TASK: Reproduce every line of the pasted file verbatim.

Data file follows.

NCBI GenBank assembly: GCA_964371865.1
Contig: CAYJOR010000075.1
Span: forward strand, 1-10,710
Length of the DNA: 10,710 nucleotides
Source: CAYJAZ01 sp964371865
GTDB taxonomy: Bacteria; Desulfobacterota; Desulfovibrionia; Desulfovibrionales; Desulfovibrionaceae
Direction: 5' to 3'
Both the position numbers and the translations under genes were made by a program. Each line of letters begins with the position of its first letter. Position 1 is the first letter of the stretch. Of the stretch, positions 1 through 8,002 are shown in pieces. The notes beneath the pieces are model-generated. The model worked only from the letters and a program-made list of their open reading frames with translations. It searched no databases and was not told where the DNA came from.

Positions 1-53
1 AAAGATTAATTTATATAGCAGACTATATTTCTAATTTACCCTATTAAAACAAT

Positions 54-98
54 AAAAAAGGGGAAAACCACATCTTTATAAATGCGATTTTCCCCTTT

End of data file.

NCBI GenBank assembly: GCA_964371865.1
Contig: CAYJOR010000075.1
Span: forward strand, 1-10,710
Length of the DNA: 10,710 nucleotides
Source: CAYJAZ01 sp964371865
GTDB taxonomy: Bacteria; Desulfobacterota; Desulfovibrionia; Desulfovibrionales; Desulfovibrionaceae
Direction: 5' to 3'
Both the position numbers and the translations under genes were made by a program. Each line of letters begins with the position of its first letter. Position 1 is the first letter of the stretch. Of the stretch, positions 1 through 8,002 are shown in pieces. The notes beneath the pieces are model-generated. The model worked only from the letters and a program-made list of their open reading frames with translations. It searched no databases and was not told where the DNA came from.

Positions 1-53
1 AAAGATTAATTTATATAGCAGACTATATTTCTAATTTACCCTATTAAAACAAT

Positions 54-98
54 AAAAAAGGGGAAAACCACATCTTTATAAATGCGATTTTCCCCTTT